Because electromagnetic radiation is the most significant carrier of information from distant galaxies, modeling and fitting of the spectral energy distribution (SED) is one of the most important astronomical tools. Ideally one would like to combine information from all energy / wavelength regions. On the other hand, the physical processes that cause emission are very diverse. As a result from a Lorentz workshop on "Fitting the SEDs of galaxies", I have compiled a webpage that contains links to stellar population models and fitting tools, mostly for the optical to infrared range. I gladly accept requests to add further links about tools I may have missed.
Different formation and evolution of galaxies produce different patterns in the distribution of element abundances in the stars of those galaxies (e.g. Mg vs. Fe abundance). Historically, most measurements of the abundance ratios have relied on "indices", encoding the depths of specific absorption lines. This is because it has been very challenging to create stellar population models that would predict the spectra of galaxies to sufficient precision over a large wavelength range. In Walcher et al. (2009) we presented new, differential stellar population models that solve this longstanding problem. Specifically, we use semi-empirical models (e.g. Bruzual & Charlot or Vazdekis) as calibrators for solar metallicity, solar abundances. The purely theoretical models by Coelho et al. (2007) are then used to predict the effect of varying [Fe/H] and [α/Fe] over the full spectral range. We show in the paper that our model is accurate over the wavelength range from 4828 to 5364 Å.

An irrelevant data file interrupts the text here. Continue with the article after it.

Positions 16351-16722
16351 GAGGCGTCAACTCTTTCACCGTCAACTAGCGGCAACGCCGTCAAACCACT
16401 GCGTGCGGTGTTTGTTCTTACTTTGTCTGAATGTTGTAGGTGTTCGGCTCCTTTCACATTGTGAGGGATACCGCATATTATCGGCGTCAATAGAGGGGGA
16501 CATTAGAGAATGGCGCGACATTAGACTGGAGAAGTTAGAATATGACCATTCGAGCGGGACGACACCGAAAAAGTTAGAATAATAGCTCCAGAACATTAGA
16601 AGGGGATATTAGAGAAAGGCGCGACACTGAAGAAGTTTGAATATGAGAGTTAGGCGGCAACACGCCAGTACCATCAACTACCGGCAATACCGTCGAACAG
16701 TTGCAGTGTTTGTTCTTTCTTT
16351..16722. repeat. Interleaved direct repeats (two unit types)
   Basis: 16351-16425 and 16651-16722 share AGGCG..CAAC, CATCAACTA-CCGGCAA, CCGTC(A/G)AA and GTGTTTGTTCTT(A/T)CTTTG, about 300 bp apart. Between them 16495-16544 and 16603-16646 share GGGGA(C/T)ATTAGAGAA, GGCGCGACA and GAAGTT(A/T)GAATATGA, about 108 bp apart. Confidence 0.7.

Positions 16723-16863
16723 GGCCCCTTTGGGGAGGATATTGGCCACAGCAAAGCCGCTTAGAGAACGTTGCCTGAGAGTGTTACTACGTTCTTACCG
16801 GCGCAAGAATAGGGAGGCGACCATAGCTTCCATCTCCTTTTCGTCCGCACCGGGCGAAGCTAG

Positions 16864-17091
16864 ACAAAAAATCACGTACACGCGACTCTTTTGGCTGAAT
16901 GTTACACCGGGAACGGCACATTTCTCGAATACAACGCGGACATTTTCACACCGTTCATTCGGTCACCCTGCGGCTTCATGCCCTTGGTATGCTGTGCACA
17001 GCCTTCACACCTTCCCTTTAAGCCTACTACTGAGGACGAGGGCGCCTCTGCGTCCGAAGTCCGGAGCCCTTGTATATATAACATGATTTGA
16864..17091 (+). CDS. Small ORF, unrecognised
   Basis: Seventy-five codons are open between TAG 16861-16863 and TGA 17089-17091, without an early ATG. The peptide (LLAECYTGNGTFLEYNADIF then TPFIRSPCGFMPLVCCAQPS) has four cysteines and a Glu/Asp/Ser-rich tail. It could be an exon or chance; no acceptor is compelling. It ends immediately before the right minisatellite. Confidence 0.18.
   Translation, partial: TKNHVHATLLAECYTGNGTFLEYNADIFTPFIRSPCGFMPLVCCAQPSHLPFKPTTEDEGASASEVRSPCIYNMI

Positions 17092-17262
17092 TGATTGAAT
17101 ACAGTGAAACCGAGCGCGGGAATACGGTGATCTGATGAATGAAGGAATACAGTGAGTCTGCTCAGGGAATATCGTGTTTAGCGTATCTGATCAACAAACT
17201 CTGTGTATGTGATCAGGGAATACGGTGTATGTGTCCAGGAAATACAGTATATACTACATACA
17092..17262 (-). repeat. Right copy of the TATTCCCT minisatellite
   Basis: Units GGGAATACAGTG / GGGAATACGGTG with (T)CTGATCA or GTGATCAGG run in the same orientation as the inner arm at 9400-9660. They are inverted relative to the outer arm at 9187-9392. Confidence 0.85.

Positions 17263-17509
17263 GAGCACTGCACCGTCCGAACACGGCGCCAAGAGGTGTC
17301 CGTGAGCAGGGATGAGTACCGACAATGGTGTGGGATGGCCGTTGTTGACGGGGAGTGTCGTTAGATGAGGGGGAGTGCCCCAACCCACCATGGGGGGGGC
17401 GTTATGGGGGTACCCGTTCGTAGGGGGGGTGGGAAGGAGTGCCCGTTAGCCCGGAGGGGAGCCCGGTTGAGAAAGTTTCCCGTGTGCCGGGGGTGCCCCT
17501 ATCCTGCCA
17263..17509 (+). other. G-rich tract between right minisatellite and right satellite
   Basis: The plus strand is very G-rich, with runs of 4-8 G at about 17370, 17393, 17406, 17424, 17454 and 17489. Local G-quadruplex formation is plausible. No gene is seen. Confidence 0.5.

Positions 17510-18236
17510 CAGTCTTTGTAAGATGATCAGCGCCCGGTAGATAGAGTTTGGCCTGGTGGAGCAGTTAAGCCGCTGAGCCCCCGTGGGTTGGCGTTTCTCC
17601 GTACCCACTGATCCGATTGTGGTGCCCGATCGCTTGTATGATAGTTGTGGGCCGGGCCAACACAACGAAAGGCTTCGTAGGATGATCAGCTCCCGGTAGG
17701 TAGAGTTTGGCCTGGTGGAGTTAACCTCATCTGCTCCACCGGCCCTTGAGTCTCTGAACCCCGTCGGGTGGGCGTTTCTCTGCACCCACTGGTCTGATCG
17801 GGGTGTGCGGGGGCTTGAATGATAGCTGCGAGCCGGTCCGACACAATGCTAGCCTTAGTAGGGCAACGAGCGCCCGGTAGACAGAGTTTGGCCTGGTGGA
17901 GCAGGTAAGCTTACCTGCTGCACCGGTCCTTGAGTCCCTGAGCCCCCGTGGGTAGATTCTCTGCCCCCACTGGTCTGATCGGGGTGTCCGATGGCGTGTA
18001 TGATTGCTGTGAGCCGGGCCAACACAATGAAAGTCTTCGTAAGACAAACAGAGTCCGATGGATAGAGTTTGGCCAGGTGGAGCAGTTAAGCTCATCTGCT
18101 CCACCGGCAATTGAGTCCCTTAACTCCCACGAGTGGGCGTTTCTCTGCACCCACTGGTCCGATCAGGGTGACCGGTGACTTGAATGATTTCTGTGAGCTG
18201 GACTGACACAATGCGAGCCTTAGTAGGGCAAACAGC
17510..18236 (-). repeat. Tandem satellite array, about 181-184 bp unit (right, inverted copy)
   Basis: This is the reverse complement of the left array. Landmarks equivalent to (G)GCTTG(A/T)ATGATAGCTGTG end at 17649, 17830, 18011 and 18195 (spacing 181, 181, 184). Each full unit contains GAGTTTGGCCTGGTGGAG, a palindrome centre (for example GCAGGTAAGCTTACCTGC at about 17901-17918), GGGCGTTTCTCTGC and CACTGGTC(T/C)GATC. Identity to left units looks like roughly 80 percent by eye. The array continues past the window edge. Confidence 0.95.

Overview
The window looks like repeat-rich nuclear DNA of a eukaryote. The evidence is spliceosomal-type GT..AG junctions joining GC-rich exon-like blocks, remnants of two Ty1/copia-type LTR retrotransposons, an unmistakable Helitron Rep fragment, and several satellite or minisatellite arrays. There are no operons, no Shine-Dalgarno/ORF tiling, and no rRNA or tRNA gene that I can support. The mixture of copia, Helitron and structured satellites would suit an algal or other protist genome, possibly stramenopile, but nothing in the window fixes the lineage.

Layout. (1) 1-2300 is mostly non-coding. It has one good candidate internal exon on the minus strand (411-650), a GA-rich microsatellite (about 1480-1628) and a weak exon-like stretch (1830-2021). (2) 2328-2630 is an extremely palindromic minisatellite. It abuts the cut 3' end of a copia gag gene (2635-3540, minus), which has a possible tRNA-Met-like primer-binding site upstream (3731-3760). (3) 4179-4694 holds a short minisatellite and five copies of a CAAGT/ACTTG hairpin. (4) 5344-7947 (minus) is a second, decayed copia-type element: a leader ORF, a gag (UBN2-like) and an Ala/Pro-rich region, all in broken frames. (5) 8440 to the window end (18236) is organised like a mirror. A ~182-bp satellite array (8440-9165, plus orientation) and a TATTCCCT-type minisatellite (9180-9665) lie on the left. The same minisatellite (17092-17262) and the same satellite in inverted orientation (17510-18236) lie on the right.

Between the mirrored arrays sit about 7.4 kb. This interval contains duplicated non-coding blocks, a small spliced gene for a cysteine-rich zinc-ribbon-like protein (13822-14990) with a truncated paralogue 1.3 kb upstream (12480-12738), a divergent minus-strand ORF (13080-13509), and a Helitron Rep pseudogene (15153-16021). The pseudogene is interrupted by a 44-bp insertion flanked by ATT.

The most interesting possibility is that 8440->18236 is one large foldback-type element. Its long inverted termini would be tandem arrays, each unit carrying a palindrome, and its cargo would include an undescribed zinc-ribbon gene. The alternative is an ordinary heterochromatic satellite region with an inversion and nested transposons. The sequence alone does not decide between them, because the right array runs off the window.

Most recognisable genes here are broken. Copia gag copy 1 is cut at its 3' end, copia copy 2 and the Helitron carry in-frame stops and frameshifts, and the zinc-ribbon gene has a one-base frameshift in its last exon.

The Calar Alto Legacy Integral Field Area survey (CALIFA, Sanchez et al., 2012) has obtained spatially resolved spectroscopic information of a sample of > 600 galaxies of all Hubble types in the local universe (0.005 < z < 0.03), which are covered over their full optical extent and over the full optical wavelength range (see Walcher et al., 2014 for a complete description of the sample). The CALIFA team has published articles covering a large range of subjects in galaxy evolution, such as the ionization conditions in the interstellar medium, abundance gradients in galaxies, detailed archeology of the stellar populations in galaxies, the effects of galaxy interactions on kinematics and star formation properties, baryonic fractions in galaxies as a function of galaxy mass, the environmental properties of supernova explosions, locations of Wolf-Rayet stars in galaxies, and more.
The relation between the mass of the central supermassive black hole MBH and the velocity dispersion of its host spheroid σ is fundamental for our understanding of galaxy evolution and its relation to their nuclei. Correspondingly much work has been invested in determining accurate MBH masses. Surprisingly little has been done on standardizing the other axis, i.e. σ measurements. These values are often derived from various long-slit datasets at different physical radii of the galaxy and no homogeneous definition has been given. I have led a series of proposal to remedy this situation by using MUSE@VLT, PMAS@CAHA and archival A3D data to obtain kinematic maps out to 1 effective radius of all galaxies with a secure black hole mass. We now have data in hand for ∼70 galaxies out of a total of ∼80 galaxies with existing or planned secure black hole masses.
The data will be used to derive the velocity and velocity dispersion maps σ of all target galaxies. The primary aim is to provide a homogeneous dataset that allows to define the most relevant σ measurement for the MBH – σ relation. We will – purely empirically – test different measures of σ (e.g. over different radii) and then study the slope, zero-point and scatter of the respective relation. This will allow us to quantify which of the definitions minimizes the scatter in the MBH – σ relation – presumably an expression of the closest physical link.